Council approves new Wisconsin police station

(MADISON, Wisc.) -- Ignoring Mayor Sue Bauman's pleas for fiscal restraint, the City Council voted unanimously to include $1.7 million in the 2001 capital budget for the design and construction of a new South Madison police station.

Members also approved appropriating nearly $713,000 for Madison Metro's operating budget, which will help address about two-thirds of the transit utility's projected $ 1 million shortfall for 2001. (The Transit and Parking Utility will hold a public hearing Nov. 28 to consider service cuts and fare hikes to make up the approximately $300,000 gap that remains.)

In urging support for a new south side police station, Ald. Tim Bruer argued that his district has been waiting for such a facility since 1987. He called the current facility at 835 W. Badger Road overcrowded and grossly inadequate.

''The building is a disgrace,'' said Bruer, District 14.

Bauman, however, urged defeat of the measure, expressing concern about the city's growing debt.

''The real issue is how much flexibility are we going to have in the future,'' said Bauman, whose long-range capital improvement plan included money for a south side station in 2004.

The police station debt, which is added to the operating budget starting next year, is expected to amount to about $291,000 in 2002.

Assistant Police Chief Noble Wray said the department was prepared to break ground next spring at 837 Hughes Place. And he acknowledged mixed emotions about the council's action.

''It was a tough policy decision,'' he said.

''On one hand, we appreciate the opportunity to build a district station. But we also realize the financial situation it places the city in.''

Council members also approved borrowing an additional $100,000 to install traffic signals at Spring Harbor Drive and University Avenue; Raymond Road and McKenna Boulevard; and American Parkway and Eastpark.

In all, council members added $1.8 million in capital improvements to the budget, for total capital spending of $71.7 million. That includes $25.5 million in borrowing, a $500,000 increase from 2000.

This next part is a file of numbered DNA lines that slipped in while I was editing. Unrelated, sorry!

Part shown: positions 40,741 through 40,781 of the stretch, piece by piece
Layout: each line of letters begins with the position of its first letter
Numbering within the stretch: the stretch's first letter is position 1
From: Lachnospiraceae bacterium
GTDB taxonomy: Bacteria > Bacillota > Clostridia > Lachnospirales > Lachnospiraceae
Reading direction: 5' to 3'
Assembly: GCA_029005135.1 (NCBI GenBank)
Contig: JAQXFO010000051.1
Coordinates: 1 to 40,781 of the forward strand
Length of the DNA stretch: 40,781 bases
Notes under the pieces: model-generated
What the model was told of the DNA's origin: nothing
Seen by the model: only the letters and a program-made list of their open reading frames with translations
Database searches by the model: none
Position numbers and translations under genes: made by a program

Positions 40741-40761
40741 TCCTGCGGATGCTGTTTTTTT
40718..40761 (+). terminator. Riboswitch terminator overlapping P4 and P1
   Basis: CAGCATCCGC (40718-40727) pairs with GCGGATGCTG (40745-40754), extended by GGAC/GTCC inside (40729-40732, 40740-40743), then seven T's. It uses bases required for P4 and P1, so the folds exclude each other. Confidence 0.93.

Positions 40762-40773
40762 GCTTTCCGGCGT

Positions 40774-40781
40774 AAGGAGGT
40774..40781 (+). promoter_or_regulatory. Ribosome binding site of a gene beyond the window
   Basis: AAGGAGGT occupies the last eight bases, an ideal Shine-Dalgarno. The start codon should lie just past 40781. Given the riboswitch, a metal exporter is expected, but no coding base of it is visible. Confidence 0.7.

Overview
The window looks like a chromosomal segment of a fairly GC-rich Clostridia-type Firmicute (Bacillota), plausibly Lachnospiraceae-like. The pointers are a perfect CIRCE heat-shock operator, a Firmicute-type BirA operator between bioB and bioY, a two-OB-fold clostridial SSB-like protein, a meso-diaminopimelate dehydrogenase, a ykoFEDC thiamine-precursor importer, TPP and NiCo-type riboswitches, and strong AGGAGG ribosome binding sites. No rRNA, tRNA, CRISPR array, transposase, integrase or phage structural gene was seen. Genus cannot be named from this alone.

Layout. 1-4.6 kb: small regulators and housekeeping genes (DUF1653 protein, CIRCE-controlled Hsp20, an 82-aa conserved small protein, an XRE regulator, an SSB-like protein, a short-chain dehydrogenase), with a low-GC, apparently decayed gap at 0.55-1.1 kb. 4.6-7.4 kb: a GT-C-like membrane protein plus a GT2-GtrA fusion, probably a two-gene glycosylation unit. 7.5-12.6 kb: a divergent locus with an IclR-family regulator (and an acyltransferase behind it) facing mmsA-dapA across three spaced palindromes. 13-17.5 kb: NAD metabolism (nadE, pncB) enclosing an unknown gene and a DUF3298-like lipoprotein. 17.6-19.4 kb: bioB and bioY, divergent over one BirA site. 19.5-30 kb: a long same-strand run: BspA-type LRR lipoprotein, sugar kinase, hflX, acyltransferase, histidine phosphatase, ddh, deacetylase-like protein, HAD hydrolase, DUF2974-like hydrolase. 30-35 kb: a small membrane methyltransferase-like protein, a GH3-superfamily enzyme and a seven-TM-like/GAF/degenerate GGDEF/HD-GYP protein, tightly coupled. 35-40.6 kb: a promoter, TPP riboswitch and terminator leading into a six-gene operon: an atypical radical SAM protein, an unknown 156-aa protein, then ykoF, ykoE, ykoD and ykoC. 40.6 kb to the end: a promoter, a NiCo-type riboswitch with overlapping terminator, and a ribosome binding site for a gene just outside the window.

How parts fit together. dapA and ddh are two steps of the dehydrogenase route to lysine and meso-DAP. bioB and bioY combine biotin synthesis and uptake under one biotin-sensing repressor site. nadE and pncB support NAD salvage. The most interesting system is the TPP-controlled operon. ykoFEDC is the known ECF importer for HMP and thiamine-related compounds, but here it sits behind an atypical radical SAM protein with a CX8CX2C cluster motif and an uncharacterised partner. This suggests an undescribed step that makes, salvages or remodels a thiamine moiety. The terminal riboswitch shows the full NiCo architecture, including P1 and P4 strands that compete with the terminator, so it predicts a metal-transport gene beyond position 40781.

Last year's capital budget was $93.9 million.

Council members also approved an operating budget for 2001 that will raise an average homeowner's taxes by $78, according to comptroller Dean Brasser.

Based on a tax rate of $9.34 per $1,000 of assessed property value, taxes on an average $ 149,831 home would be $1,399, up from $1,321 last year.

Spending would increase 5.9 percent, from $159.2 million in 2000 to $168.8 million.

Operating budget amendments approved include:

*$77,000 to the Police Department for towing services. The budget increase will be offset by increases in fines.

*$18,353 to the Public Health Department to hire a Spanish-speaking outreach worker.

There was no attempt to restore some $70,000 for scheduled leaf pickups, a cost-saving measure that lawmakers have said is causing great concern among their constituents.

An amendment that would have required city staff to study the pros and cons of privatizing the collection of trash and recyclables was defeated, with Bauman casting the deciding vote.

The 2001 operating budget includes full-year funding for the new Alicia Ashman Library, the newly remodeled Hawthorne branch library and a new public health facility on the east side.

It also funds recruit classes for the Police Department, keeps the Fire Department's minimum daily staffing at 62 firefighters and includes more than $200,000 to keep the city's ice rinks open.

(iSyndicate; Capital Times; Nov. 15, 2000). Terms and Conditions: Copyright(c) 2000 LEXIS-NEXIS, a division of Reed Elsevier Inc. All rights Reserved.

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